In recent years, despite their limited resources, some African countries have been trying to clamp down on IUU fishing. In 2013, prompted by the uncontrollable scale of IUU fishing in its waters, Mozambique went out of its way and bought several patrol vessels through the government backed EMATUM agency. Although lauded at the time, the move almost bankrupted the country after investors withdrew support earlier this year, in spite of the government’s explanations.
Other African countries are also asserting themselves more in cases where they find illegal fishing to be taking place. The boarding of a Chinese vessel in Cameroonian waters followed by the arrest of its crew for illegal fishing, and the impounding of ships and fining of their owners for the same reason in South Africa, are examples of the tougher stance being taken by African governments. But with Greenpeace documenting up to 16 cases of illegal fishing of the coast of west Africa in one month, it is evident this catch-as-catch-can approach is not an effective deterrent to illegal fishers. What is needed is international cooperation on a scale similar to that committed to fighting climate change.
There have been some promising steps in this direction of late. The South African and Norwegian governments are collaborating to establish an academy to train fisheries control officers, police officers, and prosecutors to work throughout the southern African region. If the R50 million initiative is successful it could then be extended to include all the countries of the Indian Ocean Rim. On an even bigger scale is the Port State Measures Agreement (PSMA) designed to give greater powers of inspection and oversight to maritime authorities over foreign fishing ships working in their waters. Unfortunately, China hasn’t signed up to the PSMA, but even if it had, the leverage that it would give African governments over the Chinese trawlers is debatable.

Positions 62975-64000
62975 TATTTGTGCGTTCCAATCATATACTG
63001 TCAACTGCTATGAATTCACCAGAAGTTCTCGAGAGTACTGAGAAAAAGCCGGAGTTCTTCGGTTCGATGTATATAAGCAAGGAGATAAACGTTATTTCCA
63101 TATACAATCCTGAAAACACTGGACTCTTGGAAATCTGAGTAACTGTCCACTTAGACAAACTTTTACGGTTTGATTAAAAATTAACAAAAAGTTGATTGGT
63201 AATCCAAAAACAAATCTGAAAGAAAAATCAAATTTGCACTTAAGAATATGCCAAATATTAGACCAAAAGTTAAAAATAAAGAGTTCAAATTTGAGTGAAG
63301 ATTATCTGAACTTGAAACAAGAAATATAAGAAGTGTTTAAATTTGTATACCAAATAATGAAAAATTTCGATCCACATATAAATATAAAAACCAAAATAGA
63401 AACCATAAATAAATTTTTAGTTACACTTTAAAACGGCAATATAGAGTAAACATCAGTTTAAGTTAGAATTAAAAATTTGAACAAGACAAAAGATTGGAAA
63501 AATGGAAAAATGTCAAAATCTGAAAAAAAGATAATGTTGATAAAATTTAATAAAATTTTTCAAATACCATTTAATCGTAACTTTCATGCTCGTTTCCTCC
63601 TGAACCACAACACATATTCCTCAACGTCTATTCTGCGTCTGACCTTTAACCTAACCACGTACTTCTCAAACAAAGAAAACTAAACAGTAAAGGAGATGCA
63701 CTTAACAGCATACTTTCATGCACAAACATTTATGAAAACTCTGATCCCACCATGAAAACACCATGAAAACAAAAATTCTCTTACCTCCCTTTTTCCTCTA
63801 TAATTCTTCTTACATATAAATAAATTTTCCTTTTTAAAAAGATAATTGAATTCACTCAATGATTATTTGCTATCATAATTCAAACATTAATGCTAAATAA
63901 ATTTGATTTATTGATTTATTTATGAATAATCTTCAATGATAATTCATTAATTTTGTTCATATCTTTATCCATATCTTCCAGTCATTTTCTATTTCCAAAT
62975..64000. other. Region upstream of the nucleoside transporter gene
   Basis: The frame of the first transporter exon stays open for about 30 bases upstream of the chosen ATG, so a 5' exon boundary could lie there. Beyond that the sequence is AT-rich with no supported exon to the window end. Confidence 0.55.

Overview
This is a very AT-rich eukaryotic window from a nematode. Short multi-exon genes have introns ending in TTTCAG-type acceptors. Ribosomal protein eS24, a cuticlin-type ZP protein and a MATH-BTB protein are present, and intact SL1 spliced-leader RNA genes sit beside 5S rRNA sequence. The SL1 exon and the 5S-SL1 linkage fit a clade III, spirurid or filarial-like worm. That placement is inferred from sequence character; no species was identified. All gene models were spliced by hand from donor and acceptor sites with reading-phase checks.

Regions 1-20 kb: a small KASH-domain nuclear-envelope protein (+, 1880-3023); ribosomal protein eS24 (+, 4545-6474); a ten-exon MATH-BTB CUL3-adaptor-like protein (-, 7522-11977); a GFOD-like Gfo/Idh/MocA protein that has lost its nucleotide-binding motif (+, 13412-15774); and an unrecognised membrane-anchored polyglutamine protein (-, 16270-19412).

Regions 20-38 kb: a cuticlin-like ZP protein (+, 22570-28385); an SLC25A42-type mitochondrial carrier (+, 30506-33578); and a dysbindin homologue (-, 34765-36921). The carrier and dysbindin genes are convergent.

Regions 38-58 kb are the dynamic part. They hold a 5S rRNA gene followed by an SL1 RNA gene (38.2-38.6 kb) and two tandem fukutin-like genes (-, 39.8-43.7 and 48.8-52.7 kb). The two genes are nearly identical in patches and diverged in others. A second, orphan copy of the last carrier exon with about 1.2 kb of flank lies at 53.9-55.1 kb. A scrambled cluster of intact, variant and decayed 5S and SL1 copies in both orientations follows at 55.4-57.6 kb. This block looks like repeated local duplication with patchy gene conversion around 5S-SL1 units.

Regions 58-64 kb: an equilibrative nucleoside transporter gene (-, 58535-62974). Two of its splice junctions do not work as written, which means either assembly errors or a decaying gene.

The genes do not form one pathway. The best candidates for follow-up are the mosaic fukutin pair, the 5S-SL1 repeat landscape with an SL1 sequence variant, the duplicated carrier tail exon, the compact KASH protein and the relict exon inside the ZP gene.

The African continent as a whole is so dependent on China to buy its exports that they would be at a distinct disadvantage should they have a falling out with China over the activities of its fishing fleet. Since 2008 China has surpassed the U.S. and Europe to become Africa’s biggest trading partner, sucking up Angolan oil, Zambian copper, Guinean bauxite, and much more besides. In return, China has been engaged in a continent-wide infrastructure building spree, including the construction of a $7 billion ‘mini city’ in South Africa and a coastal railway in Nigeria. At the Chinese-African summit in Johannesburg last year, Chinese Premier Xi pledged a further $60 billion in development investment over three years. Earlier this year China shocked the world by announcing the opening of its first overseas naval base in Djibouti. Either way, it means that China now has a physical foothold in Africa from which to service its rapidly growing navy.
But if China wants to be recognized as a responsible global player, then it needs to start reigning in its over-marauding fishing fleets and start treating its African partners on equal terms. Signing up to the Port State Measures Agreement would be a good start.
Anthony Kleven is an economic risk consultant based in Singapore. The views expressed here are his own.